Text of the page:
Using Experimental Lighthouse DNS with Nebula
Lighthouse DNS in nebula is experimental and should not be considered to be a robust solution. For details, see the limitations listed below.
Nebula comes with built-in DNS server support via Lighthouse hosts.
Lighthouse DNS can generate DNS records based on dynamic nebula hosts, useful if you are spinning up new nebula hosts on demand.
This guide assumes you already have a working Lighthouse and at least one other host communicating with it. If you haven't setup a Nebula network yet, check out the Quick Start guide.
You'll then want to set up the lighthouse as a DNS server for the other two hosts. This can be either the public static lighthouse IP or the private nebula IP depending on the Lighthouse's configuration.
First, spin up a lighthouse and 2 hosts. Then add
to your lighthouses's Nebula config. By setting
[::], nebula will bind to all interfaces
including both the public and nebula IP. Binding to only the nebula IP, for example
lighthouse.dns.host: 10.0.0.1 will
ensure the DNS is only accessible to hosts that are allowed to contact the lighthouse via nebula.
Only Lighthouses should have
lighthouse.serve_dns enabled, as DNS info is collected when hosts report to the
lighthouse. Nebula will not honor the option if enabled on a non-lighthouse host.
Next, add a firewall rule in your lighthouse config that enables UDP on port
53 (or the port
lighthouse.dns.port) for all hosts you want to be able to query DNS on the lighthouse. For example to
allow any host on the nebula network:
- port: 53
Then you can run
dig against it to test! For example, I made a host named
lighthouse as my lighthouse with nebula IP
alice-laptop with nebula IP
100.100.0.2 as my host, and I set up my lighthouse with the above
config / firewall rule.
dig @100.100.0.1 +short alice-laptop A
I can also query the TXT record for the nebula IP for certificate info. Each piece of info is delivered within quotes
and as a
"Key: Value" format.
dig @100.100.0.1 +short "100.100.0.2" TXT
"Name: alice-laptop" "Ips: [100.100.0.2/22]" "Subnets " "Groups [role:Laptop]" "NotBefore 2022-12-06 21:34:25 +0000 UTC" "NotAFter 2024-05-13 17:37:27 +0000 UTC" "PublicKey 2c4828672fef1306124df94eb0fecd753e462e1bd4107f866f4e1a463550eb1b" "IsCA false" "Issuer 5b568aedaa5d97746e870f01a356ba474cf3251c0e743499ec668f93efa77f51"
If I then host a server on
[::]:3000 (ex, by creating an index.html file and then running
python3 -m http.server 3000 on a *nix host) on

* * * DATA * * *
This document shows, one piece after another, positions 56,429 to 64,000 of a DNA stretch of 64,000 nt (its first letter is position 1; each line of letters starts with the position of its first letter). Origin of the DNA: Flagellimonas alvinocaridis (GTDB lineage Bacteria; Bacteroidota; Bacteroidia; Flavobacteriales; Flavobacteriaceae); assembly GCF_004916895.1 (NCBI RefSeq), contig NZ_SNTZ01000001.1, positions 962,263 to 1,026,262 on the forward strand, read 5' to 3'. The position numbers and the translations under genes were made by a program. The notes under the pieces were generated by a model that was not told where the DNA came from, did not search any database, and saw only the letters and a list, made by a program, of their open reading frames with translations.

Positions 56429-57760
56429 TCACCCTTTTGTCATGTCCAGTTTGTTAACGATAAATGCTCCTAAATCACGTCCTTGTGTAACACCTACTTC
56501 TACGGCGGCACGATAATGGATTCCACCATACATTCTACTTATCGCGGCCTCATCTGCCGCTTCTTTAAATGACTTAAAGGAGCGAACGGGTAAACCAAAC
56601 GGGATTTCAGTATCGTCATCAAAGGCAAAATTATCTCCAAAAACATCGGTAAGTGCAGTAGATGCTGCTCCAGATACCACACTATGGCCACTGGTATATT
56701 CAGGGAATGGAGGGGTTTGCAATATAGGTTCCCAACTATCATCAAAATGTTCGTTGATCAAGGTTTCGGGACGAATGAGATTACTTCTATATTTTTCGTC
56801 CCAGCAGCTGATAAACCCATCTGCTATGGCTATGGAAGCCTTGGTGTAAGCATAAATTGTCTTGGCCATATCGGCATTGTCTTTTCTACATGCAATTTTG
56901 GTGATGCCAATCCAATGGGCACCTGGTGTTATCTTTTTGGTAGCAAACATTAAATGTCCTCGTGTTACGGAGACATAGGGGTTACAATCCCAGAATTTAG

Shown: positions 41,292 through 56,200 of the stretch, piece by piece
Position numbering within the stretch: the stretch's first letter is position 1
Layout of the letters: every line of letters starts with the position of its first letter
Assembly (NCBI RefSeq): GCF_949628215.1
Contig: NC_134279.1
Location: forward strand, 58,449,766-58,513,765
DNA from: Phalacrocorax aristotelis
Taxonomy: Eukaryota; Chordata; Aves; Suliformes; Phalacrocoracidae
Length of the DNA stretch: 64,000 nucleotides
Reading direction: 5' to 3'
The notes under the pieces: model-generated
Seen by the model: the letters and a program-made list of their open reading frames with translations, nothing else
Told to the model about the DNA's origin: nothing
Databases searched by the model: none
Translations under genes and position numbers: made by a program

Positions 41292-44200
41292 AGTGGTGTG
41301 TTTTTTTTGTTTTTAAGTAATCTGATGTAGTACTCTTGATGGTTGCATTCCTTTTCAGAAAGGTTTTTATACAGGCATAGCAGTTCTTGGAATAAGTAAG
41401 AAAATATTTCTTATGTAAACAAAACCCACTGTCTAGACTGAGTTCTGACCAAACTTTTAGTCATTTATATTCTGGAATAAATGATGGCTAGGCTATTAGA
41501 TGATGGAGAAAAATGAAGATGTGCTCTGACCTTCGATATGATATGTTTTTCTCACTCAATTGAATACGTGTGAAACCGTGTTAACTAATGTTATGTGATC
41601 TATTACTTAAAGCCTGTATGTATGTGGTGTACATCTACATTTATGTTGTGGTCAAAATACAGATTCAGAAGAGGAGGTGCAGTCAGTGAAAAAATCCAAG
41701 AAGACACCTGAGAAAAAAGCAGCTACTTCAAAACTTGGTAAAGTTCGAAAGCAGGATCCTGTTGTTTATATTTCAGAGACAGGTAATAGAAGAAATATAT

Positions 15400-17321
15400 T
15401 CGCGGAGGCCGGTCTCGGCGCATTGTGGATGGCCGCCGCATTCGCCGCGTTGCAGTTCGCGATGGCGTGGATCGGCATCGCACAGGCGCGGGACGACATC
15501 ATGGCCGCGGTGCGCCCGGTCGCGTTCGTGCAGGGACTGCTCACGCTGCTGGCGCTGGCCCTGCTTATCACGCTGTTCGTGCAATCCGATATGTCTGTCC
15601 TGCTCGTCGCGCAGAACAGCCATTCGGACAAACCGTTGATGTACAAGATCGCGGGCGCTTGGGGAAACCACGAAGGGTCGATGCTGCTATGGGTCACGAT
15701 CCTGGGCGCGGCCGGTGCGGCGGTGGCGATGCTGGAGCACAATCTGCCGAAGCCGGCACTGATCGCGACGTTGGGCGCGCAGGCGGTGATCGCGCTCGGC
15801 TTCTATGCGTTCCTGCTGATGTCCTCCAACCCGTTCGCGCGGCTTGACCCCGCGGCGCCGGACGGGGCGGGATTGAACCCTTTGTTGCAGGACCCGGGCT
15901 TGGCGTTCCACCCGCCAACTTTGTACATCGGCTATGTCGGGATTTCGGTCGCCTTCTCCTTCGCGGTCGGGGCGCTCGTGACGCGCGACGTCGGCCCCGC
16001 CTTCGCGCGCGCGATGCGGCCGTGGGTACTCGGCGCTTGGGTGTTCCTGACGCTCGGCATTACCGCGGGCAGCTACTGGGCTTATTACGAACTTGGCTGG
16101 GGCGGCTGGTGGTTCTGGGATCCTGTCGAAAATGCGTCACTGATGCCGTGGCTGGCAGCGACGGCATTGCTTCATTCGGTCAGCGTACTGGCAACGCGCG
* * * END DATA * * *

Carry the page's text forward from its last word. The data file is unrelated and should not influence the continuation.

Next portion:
alice-laptop and set up a firewall rule that allows this to be
bob-laptop, I can request it with
curl using the custom DNS resolver. (In a production environment,
you may choose to configure the system resolver.)
curl --dns-servers "100.100.0.1" http://alice-laptop:3000
<div>hello i am a website</div>
- The built-in DNS server will only respond to queries for known Nebula hosts and will not make upstream queries to a secondary DNS server (e.g. for supporting both internal DNS and public DNS.)
- A host's hostname is restricted to the name in its certificate.
- There is no way to register additional hostnames (e.g. additional CNAMEs for a given Nebula host, or additional A records for managing non-Nebula hosts.)
- Duplicate names in certificates will result in non-stable answers from the DNS server.
- If the name in the Nebula certificate is not a valid hostname, Lighthouse DNS will return an empty result.
An alternative approach to DNS would be to point public DNS records at private nebula IP addresses. For example, you can
create a public DNS A record pointing to
10.0.0.23 for your private team wiki. While this does make your internal IP
address visible to the internet, only users on your nebula network will be able to access it.
- How do hostnames turn into DNS host names?
- If the hostname is a valid DNS name, it will be resolved by the Lighthouse DNS resolver.
- Do Lighthouse DNS queries support Unicode?
- DNS only supports ASCII, but has support for Unicode via punycode, for
example:Nebula supports full unicode strings in the host name, but for hosts to be discovered via Lighthouse DNS, they must conform to the DNS spec. https://www.punycoder.com/ is a useful tool for conversion.
# `alice-xn--3s8h` = `alice-💻` in punycode.
dig @100.100.0.1 +short alice-xn--3s8h A
- DNS only supports ASCII, but has support for Unicode via punycode, for example:
- Are the domain names case-sensitive?
- Currently the DNS server matches names case sensitively, though DNS is meant to resolve case-insensitively. slackhq/nebula/issues/776 is tracking this issue.
- How do duplicate hostnames get resolved?
- In nebula, a node's IP address is the only identifier that MUST be globally unique. Therefore, it's possible to have two hosts with the same certificate name, but different IP addresses. Unfortunately, this can cause inconsistent results when querying for these hosts' hostname as the DNS query is ambiguous. The lighthouse will return the nebula IP of whichever host it has most recently performed a handshake with.
- How does the lighthouse learn about hosts?
- Hosts connect to the lighthouse as they normally do, and in doing so the lighthouse learns about their cert. Due to this fact, the lighthouse can only answer questions about hosts it has seen since last start.
- Can the lighthouse resolve its own name?
- As of nebula
v1.6.1, no, the lighthouse only responds about hosts it has handshaked with, it never handshakes with itself. slackhq/nebula/issues/271 is tracking this feature.
- As of nebula